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Export mode, Trade Costs, and Productivity Sorting

Ronald B. Davies and Tine Jeppesen

IIIS Discussion Paper No. 408

Abstract

In this paper we directly test the proposed productivity hierarchy of direct, indirect and non-exporters using firm-level data from 105 developing and transition countries. Using both regression analysis and propensity score matching, we find strong evidence to suggest that direct exporters are on average more productive than both indirect and non-exporters. However, only the results obtained using regression analysis support a similar ranking between indirect and non-exporters. Furthermore, we test the underlying relationship between source-specific fixed trade costs and the average productivity differences between the three firm-types. We find a significant and positive relation between such costs and the average productivity premium of direct exporters only. While other studies have shown that exports by trade intermediaries increase with destination-specific fixed costs, our results suggest that this is also true for source-specific costs, as an increase in the average productivity of direct exporters indicate that a larger share of less productive direct exporters choose to make use of a trade intermediary as export costs rise.

non technical summary

In this paper we directly test the productivity hierarchy of direct, indirect and non-exporters using firm-level data from 105 developing and transition countries. We begin with a simple model that suggests that more productive firms export directly, that is, do so themselves. In contrast, intermediate productivity firms export indirectly by hiring an intermediary. This is because, although this costs more per unit, it saves on fixed costs which would otherwise prove prohibitive. Low productivity firms find that even these costs outweigh the benefits. In particular, we show that an increase in exporting costs such as red tape can impact firm sorting.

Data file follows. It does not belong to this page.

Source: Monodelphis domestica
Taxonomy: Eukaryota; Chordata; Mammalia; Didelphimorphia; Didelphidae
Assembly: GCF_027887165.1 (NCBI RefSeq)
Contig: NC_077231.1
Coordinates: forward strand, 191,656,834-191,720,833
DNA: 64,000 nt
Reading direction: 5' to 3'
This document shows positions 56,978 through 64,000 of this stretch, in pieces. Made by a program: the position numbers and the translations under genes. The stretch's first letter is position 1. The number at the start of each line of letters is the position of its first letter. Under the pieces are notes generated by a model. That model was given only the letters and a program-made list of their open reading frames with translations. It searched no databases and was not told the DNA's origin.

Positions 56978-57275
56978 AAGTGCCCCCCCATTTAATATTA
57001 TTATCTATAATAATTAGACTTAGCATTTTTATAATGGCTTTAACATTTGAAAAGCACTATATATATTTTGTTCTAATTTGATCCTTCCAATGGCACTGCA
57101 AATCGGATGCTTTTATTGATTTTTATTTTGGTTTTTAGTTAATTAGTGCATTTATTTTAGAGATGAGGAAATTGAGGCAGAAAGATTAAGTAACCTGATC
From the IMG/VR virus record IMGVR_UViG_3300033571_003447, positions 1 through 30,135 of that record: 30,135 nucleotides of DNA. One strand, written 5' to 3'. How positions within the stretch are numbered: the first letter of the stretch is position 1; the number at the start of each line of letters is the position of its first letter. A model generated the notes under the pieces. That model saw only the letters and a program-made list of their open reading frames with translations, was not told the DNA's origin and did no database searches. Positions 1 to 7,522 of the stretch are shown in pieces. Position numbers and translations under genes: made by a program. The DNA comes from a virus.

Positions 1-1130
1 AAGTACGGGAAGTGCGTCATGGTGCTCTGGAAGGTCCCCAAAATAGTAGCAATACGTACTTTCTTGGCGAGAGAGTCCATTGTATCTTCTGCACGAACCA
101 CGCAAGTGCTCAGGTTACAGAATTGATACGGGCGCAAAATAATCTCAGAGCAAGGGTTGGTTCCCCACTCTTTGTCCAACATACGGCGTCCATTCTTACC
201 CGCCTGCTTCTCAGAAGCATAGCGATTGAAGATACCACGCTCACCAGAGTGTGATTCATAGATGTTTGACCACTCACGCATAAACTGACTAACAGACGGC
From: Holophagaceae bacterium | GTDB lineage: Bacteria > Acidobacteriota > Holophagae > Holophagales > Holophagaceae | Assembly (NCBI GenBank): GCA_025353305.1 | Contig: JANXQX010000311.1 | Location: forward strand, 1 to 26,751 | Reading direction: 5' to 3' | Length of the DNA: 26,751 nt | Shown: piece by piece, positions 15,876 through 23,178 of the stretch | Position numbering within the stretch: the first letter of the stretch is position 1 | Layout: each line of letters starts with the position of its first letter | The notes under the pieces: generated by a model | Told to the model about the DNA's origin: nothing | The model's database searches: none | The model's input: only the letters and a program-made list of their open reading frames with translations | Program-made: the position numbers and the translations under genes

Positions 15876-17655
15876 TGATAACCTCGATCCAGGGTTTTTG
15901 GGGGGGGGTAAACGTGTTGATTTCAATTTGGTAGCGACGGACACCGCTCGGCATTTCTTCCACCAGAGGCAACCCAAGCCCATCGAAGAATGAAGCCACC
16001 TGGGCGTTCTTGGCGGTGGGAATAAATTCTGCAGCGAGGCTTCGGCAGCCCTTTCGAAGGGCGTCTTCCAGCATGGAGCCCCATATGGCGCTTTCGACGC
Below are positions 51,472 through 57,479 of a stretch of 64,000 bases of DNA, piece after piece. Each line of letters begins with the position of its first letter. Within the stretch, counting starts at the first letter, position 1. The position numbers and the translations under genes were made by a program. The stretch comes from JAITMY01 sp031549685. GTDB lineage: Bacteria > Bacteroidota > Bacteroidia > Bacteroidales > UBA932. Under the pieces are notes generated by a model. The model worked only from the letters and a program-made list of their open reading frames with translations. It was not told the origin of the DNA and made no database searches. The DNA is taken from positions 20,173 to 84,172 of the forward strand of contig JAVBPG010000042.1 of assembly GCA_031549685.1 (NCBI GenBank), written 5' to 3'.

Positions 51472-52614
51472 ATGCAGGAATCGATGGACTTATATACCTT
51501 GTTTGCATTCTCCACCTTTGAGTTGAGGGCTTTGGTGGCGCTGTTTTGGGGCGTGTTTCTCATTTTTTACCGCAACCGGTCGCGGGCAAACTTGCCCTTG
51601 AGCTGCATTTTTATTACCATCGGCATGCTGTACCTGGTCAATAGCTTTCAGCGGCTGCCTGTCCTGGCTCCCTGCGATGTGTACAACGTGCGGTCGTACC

Using both regression analysis and propensity score matching, we find strong evidence to suggest that direct exporters are on average more productive than both indirect and non-exporters. However, only the regression results support a similar ranking between indirect and non-exporters. Furthermore, we test the underlying relationship between source-specific fixed trade costs and the average productivity differences between the firm types. We find a significant and positive relation between such costs and the average productivity premium of direct exporters only.

While other studies have shown that exports by intermediaries increase with destination-specific fixed costs, our results suggest that this is also true for source-specific costs. Since export costs are under the direct control of developing countries, recognizing their role in firm behaviour is important for developing policy.

 


JEL codes: F1
Keywords: Heterogeneous firms; Export mode; Exporting Costs



Last updated 28 August 2014 by IIIS (Email).